A Fish Oil Story

Family Health, Featured Article, Healthy Living
on August 1, 2012
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There’s solid evidence that the oil in fatty fish like salmon may help adults ward off all kinds of health ailments—from heart disease to rheumatoid arthritis, Alzheimer’s disease and cancer. The proof is so strong that organizations like the American Heart Association recommend fish oil supplements to people who don’t get enough in their diet.

But should kids also be downing fish oil capsules along with their Flintstones chewables? A growing number of experts say yes. “Most of the conversation centers around whether getting more fish oil from diet or supplements can help kids with mental challenges such as depression, attention deficit hyperactivity disorder (ADHD) or autism,” says registered dietitian Jill Castle, author of the upcoming book, Fearless Feeding: How to Raise Healthy Eaters from High Chair to High School.

A new study from Australia, for instance, found that fish oil supplements were helpful in children ages 6 to 13 who had ADHD and learning differences. Four months of supplementation with 1032mg of DHA and 264mg of EPA per day resulted in improvements in reading, spelling and ability to focus, as well as hyperactivity.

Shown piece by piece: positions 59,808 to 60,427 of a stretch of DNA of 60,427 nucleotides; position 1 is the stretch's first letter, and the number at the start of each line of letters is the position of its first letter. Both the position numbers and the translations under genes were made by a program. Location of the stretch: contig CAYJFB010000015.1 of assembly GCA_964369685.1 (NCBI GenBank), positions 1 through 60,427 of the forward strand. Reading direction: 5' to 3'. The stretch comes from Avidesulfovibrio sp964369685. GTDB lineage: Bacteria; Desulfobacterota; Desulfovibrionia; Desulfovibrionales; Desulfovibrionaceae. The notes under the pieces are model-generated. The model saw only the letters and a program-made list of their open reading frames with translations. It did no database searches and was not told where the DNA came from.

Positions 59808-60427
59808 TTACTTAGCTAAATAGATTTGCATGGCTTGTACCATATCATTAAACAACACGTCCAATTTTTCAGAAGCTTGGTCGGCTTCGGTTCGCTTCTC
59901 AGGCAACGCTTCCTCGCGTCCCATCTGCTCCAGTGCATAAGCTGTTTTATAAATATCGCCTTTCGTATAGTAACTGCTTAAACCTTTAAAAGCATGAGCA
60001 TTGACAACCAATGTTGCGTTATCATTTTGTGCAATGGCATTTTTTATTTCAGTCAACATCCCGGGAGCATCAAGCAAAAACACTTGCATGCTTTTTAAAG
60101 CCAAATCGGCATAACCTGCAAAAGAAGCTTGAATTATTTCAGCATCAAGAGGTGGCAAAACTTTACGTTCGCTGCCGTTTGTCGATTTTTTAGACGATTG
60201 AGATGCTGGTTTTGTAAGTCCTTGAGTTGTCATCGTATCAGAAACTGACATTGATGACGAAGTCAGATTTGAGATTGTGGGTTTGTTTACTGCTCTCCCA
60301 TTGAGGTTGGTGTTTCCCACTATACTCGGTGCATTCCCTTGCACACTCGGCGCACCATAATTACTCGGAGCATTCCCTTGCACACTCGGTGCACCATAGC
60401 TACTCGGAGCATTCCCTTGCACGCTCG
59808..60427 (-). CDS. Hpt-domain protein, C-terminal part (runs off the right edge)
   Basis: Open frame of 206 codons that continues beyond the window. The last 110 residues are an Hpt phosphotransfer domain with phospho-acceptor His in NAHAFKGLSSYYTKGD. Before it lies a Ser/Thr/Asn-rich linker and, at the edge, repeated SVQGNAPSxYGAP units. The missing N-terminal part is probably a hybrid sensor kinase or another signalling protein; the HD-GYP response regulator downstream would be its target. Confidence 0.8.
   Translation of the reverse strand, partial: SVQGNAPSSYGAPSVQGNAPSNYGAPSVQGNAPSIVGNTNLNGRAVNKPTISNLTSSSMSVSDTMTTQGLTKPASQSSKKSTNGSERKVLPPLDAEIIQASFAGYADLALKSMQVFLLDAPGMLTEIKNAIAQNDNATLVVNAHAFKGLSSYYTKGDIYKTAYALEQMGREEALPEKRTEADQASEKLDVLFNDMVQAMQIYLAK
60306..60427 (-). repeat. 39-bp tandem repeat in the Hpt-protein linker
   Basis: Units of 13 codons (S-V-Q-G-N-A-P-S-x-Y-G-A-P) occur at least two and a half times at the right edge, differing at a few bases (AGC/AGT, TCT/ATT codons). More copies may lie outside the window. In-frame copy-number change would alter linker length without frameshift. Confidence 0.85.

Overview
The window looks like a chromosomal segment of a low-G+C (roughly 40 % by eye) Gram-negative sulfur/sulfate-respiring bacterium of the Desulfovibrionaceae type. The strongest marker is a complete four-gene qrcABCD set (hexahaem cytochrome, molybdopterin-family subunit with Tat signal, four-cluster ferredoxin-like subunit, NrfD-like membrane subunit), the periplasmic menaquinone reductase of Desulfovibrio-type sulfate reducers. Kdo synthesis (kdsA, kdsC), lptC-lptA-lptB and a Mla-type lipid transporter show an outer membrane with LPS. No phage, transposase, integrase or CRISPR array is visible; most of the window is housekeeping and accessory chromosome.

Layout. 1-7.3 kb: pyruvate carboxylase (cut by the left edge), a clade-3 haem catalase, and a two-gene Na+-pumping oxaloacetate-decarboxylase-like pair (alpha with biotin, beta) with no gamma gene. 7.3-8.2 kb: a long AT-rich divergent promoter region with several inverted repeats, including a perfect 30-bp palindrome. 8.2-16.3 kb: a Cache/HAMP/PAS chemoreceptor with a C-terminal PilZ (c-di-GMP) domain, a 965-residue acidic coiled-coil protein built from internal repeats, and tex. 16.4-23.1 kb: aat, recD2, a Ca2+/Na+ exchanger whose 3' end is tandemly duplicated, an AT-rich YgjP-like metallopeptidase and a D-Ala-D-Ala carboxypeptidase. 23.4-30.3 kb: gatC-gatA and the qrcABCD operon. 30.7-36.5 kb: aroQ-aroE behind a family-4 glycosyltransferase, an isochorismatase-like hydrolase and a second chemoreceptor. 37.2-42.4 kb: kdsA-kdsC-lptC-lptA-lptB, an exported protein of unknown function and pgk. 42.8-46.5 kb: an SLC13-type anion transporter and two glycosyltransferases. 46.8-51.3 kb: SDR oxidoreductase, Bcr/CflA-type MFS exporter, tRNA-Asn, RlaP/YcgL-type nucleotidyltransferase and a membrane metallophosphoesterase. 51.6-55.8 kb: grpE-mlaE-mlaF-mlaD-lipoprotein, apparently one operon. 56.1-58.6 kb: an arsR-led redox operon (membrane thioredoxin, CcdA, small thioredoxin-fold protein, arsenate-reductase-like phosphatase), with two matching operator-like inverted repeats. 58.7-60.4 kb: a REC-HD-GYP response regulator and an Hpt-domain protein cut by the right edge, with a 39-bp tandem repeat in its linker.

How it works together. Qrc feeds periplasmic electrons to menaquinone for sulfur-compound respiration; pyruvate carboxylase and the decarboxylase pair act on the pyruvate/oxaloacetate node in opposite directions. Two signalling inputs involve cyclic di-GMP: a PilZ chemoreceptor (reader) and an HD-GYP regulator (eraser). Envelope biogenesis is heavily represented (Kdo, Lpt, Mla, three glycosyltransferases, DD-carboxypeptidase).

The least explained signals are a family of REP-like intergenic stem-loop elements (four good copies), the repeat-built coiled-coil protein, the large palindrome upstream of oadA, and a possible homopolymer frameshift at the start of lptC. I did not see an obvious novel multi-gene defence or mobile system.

Research also finds that teens with depression, anxiety, eating disorders or bipolar disorder have lower levels of DHA and EPA. In one study, teens with bipolar disorder who took 360mg of EPA and 1560mg of DHA a day showed significant improvements. Research in adults indicates that fish oil can help antidepressant drugs work better and, in some cases, lift depression on its own.  

And “fish oil has been shown to have some benefit in children with asthma due to its anti-inflammatory effects,” says pediatrician Dr. Hilary McClafferty of the University of Arizona in Tucson.  

RELATED: Why You Need Fish Oil

The average American gets about 100 to 200mg of fish oil a day, and children likely less. Most kids can get what they need by eating one to two age-appropriate servings a week of fish like wild salmon, sardines, halibut or pole-caught albacore tuna, Castle says. Some foods are also fortified with DHA, such as eggs and toddler yogurts.

Although fish oil capsules have a good safety record, it’s best to talk with your doctor before giving your child any supplement—especially for depression, anxiety or allergies, since treatment dosages are higher than normal doses. Experts consider 200mg to 400mg per day to be safe and adequate for children ages 2 to 4; 300mg to 400mg for children ages 4 to 8; and 500mg to 1200mg for children over age 8. Choose supplements with the words “pharmaceutical grade,” “molecularly distilled” or “distilled for purity” on the label. This ensures low levels of toxins.